Friday, August 07, 2009

Anything but emissions cuts for the rich

says Bjorn Lomborg:

He is concerned that the United Nations-led consensus that a climate treaty must focus on cuts in greenhouse gas emissions from rich countries is mistaken.

“It’s a costly way to achieve very little,” he said.

Instead, Mr Lomborg argues, there are cheaper ways of halting temperature rises.

These include tackling sources of climate change other than carbon dioxide, such as methane and soot; investing in new tech­nologies; adapting to the effects of climate change; planting more forests; and weighing up whether emissions cuts are cheaper to do now or later.

Photo from Curse of the Black Gold by Ed Kashi (via Prix Pictet)

P.S. 9 August: Richard Littlemore is not impressed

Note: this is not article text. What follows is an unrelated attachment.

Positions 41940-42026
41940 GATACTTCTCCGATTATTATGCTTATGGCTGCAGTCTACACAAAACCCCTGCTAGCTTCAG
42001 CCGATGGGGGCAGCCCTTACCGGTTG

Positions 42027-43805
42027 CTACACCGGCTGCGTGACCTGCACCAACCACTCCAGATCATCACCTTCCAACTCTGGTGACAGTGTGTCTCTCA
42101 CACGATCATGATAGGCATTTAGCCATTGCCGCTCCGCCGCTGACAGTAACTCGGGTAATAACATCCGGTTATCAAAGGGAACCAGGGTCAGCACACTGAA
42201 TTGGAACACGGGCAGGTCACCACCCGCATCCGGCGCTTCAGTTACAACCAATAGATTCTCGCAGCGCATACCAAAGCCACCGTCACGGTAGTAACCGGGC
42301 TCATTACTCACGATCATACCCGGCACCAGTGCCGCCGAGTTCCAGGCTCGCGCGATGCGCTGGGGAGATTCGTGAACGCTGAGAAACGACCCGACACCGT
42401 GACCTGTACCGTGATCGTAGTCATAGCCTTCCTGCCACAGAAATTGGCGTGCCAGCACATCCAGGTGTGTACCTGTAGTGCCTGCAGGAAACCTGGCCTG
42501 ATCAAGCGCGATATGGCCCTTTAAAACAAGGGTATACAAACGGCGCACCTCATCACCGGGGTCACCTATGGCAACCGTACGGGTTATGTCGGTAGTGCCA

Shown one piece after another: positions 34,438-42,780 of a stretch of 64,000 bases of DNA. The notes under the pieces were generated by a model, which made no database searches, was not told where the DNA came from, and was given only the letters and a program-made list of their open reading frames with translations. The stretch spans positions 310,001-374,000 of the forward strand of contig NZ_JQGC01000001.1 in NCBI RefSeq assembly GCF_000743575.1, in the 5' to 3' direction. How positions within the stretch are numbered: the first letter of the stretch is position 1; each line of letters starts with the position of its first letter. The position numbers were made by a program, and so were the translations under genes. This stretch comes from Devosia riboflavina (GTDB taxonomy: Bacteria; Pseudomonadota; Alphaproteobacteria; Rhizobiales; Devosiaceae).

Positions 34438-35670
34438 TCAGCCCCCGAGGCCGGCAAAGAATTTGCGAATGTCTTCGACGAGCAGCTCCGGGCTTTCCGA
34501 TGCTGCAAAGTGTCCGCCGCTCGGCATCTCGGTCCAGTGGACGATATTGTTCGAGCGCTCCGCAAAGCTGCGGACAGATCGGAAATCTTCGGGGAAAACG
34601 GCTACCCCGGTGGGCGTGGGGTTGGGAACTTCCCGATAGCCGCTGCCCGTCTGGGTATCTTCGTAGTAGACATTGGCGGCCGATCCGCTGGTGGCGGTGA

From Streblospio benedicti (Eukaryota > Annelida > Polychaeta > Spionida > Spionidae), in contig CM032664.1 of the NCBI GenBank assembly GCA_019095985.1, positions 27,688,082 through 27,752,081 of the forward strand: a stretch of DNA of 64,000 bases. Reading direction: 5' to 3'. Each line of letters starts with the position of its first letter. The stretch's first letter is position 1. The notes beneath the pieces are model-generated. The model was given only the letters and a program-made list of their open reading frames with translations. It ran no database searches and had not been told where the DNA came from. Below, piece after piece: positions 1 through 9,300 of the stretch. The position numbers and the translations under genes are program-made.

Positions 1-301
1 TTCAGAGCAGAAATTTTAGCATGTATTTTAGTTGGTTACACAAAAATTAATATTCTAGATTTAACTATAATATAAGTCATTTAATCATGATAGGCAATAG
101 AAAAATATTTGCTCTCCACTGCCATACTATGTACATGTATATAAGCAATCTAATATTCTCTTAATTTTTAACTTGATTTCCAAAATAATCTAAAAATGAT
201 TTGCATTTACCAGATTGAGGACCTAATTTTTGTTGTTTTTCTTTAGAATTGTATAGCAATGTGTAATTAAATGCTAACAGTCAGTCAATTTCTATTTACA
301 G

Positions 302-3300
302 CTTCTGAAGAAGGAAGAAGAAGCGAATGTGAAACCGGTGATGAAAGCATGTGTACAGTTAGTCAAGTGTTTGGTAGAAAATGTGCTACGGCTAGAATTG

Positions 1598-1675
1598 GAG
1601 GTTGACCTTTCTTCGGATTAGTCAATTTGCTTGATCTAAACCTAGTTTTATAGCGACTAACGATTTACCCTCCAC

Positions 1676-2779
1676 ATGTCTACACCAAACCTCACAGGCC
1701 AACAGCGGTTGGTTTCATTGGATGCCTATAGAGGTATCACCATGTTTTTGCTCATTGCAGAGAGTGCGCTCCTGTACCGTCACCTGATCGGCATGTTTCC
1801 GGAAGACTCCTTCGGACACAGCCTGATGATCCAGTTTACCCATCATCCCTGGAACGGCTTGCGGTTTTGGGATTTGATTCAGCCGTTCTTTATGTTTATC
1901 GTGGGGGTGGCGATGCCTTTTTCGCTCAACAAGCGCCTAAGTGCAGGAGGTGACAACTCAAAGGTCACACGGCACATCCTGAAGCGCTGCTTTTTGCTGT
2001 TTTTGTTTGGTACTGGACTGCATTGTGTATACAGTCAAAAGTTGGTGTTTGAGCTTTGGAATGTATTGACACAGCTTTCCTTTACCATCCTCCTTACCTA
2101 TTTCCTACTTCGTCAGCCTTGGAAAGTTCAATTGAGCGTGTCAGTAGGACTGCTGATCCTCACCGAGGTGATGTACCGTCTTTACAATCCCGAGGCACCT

Elizabeth M Rimmer said...

Oh for crying out loud! If we only cut the missions from the rich it would be the best thing we could do. I hate to be simplistic but --

Caspar Henderson said...

Well, I agree with Bjorn Lomborg (!) in so far as he makes a general point that we should make a priority (but not necessarily the only priority) of seeking out and supporting actions that lead to the greatest avoided emissions at the least cost in whichever country they may be -- in so far as this is consistent with human development, intergenerational equity etc.). Large subsidies to, say, photovoltaics sited in the UK are likely, for the foreseeable future, to be a very expensive way to cut emissions by very little.

I disagree with Lomborg, though, if/where he seeks to shore up an impression that the rich nations do not need to make cuts in the near and medium term. If we accept a total 'carbon' budget on the order of, say, a trillion tonnes, then clearly large cuts (80% or more) are needed before 2050.

Lomborg's apparent acceptance of science is a welcome development.